The Greek economy could fall apart, but its left-wing government is stalwartly demanding unconditional loans from the rest of Europe.
A European Union flag billows in the wind as the ruins of the 5th century BC Parthenon temple is seen in the background on the Acropolis in Athens, on Monday, Nov. 26, 2012. The ministers of the 17 countries that use the euro are meeting in Brussels later Monday to try to reach an agreement on disbursement of Greece's next rescue loan installment, after several delays. Athens faces bankruptcy without the cash. (AP Photo/Petros Giannakouris)
Greece has teetered on the edge of bankruptcy for years, relying on loans from other EU members to stay afloat, but after the left-wing Syriza party swept into power in Greece's January elections, the Greek government has headed back to its creditors demanding that the terms of its loans be drastically revised.
A meeting last Wednesday failed to produce an agreement — so the Greeks, with only a few weeks worth of cash left, and their creditors are heading into new talks Monday morning.
As the Monday meeting in Brussels loomed, Greek finance minister Yanis Varoufakis penned an op-ed in the New York Times.
His goal: "To fashion a fresh mind-set that transcends national divides, dissolves the creditor-debtor distinction in favor of a pan-European perspective, and places the common European good above petty politics."
Greece's Finance Minister Yanis Varoufakis arrives for an Eurogroup meeting at the EU Council building in Brussels on Monday, Feb. 16, 2015. Greece's radical left government and its European creditors are heading into new talks Monday on the debt-heavy country's stuttering bailout program. (AP Photo/Geert Vanden Wijngaert)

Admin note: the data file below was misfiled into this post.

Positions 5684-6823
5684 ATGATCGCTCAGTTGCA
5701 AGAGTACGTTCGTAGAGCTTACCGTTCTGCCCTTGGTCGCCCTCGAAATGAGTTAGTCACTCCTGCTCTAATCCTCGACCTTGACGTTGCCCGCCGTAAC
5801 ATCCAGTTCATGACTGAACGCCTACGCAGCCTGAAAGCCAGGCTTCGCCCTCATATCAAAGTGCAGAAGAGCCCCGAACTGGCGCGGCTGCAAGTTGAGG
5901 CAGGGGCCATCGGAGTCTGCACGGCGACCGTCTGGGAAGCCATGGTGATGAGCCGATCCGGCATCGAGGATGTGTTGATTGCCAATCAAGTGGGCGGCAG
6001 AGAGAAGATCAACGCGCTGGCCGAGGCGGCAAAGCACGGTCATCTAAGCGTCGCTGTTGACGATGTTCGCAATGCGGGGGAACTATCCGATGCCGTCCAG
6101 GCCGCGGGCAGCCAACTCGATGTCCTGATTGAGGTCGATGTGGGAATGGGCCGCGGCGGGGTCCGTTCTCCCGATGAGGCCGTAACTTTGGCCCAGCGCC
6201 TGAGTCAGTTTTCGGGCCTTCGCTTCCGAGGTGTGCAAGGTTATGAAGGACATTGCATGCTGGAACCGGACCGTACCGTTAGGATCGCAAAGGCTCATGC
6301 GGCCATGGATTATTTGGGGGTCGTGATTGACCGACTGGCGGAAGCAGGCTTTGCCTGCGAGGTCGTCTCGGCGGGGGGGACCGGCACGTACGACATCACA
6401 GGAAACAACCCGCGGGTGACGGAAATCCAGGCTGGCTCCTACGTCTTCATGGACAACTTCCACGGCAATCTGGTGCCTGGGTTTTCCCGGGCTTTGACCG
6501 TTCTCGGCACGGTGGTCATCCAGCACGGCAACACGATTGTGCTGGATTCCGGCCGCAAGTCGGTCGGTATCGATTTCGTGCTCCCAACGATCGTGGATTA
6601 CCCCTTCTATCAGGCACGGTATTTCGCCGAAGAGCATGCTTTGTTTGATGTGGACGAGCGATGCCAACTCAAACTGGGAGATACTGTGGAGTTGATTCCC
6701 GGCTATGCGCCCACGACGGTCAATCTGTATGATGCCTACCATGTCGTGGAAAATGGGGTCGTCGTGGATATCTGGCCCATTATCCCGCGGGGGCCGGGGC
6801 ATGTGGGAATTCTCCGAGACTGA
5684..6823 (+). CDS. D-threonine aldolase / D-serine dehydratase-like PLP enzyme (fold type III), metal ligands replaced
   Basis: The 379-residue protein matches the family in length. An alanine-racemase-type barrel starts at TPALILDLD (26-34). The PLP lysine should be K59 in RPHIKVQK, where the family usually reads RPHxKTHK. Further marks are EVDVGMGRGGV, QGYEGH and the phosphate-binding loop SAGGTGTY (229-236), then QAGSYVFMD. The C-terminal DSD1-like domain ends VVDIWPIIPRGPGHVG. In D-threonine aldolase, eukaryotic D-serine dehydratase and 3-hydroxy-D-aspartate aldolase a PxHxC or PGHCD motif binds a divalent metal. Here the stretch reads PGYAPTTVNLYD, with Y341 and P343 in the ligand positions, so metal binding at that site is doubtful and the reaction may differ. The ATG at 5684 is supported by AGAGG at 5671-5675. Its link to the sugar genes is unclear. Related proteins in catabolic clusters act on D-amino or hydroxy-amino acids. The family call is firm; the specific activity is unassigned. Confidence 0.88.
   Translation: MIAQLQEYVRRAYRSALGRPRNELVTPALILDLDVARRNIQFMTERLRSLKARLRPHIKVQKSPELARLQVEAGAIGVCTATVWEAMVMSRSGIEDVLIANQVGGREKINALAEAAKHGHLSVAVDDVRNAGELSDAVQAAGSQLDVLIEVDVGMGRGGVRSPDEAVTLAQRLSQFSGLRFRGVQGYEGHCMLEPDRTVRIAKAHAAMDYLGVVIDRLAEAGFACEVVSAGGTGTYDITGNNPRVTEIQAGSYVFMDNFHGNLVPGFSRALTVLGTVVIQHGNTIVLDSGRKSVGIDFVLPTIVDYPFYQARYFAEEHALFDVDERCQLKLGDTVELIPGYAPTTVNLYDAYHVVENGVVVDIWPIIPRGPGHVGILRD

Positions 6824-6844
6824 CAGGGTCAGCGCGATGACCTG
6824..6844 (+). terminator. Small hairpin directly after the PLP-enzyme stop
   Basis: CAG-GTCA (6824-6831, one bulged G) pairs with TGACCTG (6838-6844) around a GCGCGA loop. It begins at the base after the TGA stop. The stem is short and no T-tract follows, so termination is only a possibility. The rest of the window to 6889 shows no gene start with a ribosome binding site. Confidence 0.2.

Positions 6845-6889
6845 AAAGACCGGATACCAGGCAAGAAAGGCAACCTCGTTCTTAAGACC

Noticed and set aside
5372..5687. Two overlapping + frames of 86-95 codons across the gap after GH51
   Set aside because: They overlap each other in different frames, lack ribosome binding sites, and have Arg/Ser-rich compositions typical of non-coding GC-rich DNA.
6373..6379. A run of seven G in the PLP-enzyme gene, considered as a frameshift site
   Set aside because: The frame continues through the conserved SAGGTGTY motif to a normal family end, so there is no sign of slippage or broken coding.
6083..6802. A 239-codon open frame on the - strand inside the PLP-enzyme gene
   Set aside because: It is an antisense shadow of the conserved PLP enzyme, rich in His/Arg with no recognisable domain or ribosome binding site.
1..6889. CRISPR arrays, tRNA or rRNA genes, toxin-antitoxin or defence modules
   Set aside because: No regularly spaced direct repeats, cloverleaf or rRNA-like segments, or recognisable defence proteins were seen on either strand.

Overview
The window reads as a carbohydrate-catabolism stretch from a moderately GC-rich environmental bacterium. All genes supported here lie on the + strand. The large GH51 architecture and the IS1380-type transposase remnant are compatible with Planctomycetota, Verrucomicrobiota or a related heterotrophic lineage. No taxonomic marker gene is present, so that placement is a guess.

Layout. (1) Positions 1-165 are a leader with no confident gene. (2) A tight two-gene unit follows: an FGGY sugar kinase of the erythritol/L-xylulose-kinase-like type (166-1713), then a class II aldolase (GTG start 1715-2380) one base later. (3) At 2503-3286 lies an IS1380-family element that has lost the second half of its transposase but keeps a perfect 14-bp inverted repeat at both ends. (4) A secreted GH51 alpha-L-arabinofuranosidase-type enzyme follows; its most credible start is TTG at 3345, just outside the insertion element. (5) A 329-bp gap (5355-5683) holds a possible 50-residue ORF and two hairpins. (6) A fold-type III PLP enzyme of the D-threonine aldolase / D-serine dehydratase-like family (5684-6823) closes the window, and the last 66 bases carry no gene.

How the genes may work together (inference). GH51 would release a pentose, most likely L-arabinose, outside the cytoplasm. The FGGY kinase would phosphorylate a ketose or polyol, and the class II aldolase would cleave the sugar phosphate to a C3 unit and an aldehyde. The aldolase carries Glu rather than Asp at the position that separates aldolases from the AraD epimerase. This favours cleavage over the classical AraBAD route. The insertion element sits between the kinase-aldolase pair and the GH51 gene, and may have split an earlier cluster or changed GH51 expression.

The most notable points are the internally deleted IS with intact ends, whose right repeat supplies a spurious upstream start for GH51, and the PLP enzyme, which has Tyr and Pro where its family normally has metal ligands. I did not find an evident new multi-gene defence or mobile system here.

Varoufakis decried a "tyranny of consequences," implying that the economic laws of scarcity need not apply to Greece because its thriftier northern neighbors have cash to spare and should willingly fork it over without any conditions.
He also pledged that he was not bluffing and was prepared to hold firm to his "red lines" — lines that could prevent an agreement and could lead to Greece's catastrophic exit from the Eurozone.
Varoufakis appealed to German philosopher Immanuel Kant in his demand for cash, writing:
Our government is not asking our partners for a way out of repaying our debts. We are asking for a few months of financial stability that will allow us to embark upon the task of reforms that the broad Greek population can own and support, so we can bring back growth and end our inability to pay our dues.
One may think that this retreat from game theory is motivated by some radical-left agenda. Not so. The major influence here is Immanuel Kant, the German philosopher who taught us that the rational and the free escape the empire of expediency by doing what is right.
How do we know that our modest policy agenda, which constitutes our red line, is right in Kant’s terms? We know by looking into the eyes of the hungry in the streets of our cities or contemplating our stressed middle class, or considering the interests of hard-working people in every European village and city within our monetary union. After all, Europe will only regain its soul when it regains the people’s trust by putting their interests center-stage.
Is Europe really not doing what is right?
That's the problem: Europe is doing what is right - for the people of those countries that have all the power and leverage - at the expense of those without, just as 'globalization' has done over the past century. And because Europe isn't and will never be a true federal union, to those same people who do benefit from the Eurozone, the suffering of a "few" tens of millions of "peripheral" Europeans is, to continue using military analogies, perfectly acceptable collateral damage.
As Business Insider noted Monday morning, the outlook for an agreement between Greece and its creditors is not good.
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